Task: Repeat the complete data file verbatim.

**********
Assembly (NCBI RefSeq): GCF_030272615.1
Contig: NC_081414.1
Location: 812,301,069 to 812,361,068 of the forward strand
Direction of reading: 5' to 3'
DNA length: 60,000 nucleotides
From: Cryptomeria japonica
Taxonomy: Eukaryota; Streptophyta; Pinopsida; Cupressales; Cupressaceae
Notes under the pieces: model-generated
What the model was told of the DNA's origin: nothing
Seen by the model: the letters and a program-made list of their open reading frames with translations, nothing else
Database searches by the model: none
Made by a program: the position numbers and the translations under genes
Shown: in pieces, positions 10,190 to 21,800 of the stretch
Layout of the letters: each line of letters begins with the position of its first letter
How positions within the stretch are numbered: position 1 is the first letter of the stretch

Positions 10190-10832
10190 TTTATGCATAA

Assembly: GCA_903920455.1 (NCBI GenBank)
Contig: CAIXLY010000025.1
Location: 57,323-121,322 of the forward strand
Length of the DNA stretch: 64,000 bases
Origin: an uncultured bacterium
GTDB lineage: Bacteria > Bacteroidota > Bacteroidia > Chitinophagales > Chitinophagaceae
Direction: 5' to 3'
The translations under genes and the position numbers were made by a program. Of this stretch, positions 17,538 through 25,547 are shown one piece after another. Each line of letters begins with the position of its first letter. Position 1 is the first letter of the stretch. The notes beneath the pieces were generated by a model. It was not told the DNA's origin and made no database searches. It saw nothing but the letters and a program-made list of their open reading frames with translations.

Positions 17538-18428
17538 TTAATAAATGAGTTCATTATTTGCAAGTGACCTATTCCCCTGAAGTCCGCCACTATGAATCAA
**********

Assembly (NCBI RefSeq): GCF_030272615.1
Contig: NC_081414.1
Location: 812,301,069 to 812,361,068 of the forward strand
Direction of reading: 5' to 3'
DNA length: 60,000 nucleotides
From: Cryptomeria japonica
Taxonomy: Eukaryota; Streptophyta; Pinopsida; Cupressales; Cupressaceae
Notes under the pieces: model-generated
What the model was told of the DNA's origin: nothing
Seen by the model: the letters and a program-made list of their open reading frames with translations, nothing else
Database searches by the model: none
Made by a program: the position numbers and the translations under genes
Shown: in pieces, positions 10,190 to 21,800 of the stretch
Layout of the letters: each line of letters begins with the position of its first letter
How positions within the stretch are numbered: position 1 is the first letter of the stretch

Positions 10190-10832
10190 TTTATGCATAA

Assembly: GCA_903920455.1 (NCBI GenBank)
Contig: CAIXLY010000025.1
Location: 57,323-121,322 of the forward strand
Length of the DNA stretch: 64,000 bases
Origin: an uncultured bacterium
GTDB lineage: Bacteria > Bacteroidota > Bacteroidia > Chitinophagales > Chitinophagaceae
Direction: 5' to 3'
The translations under genes and the position numbers were made by a program. Of this stretch, positions 17,538 through 25,547 are shown one piece after another. Each line of letters begins with the position of its first letter. Position 1 is the first letter of the stretch. The notes beneath the pieces were generated by a model. It was not told the DNA's origin and made no database searches. It saw nothing but the letters and a program-made list of their open reading frames with translations.

Positions 17538-18428
17538 TTAATAAATGAGTTCATTATTTGCAAGTGACCTATTCCCCTGAAGTCCGCCACTATGAATCAA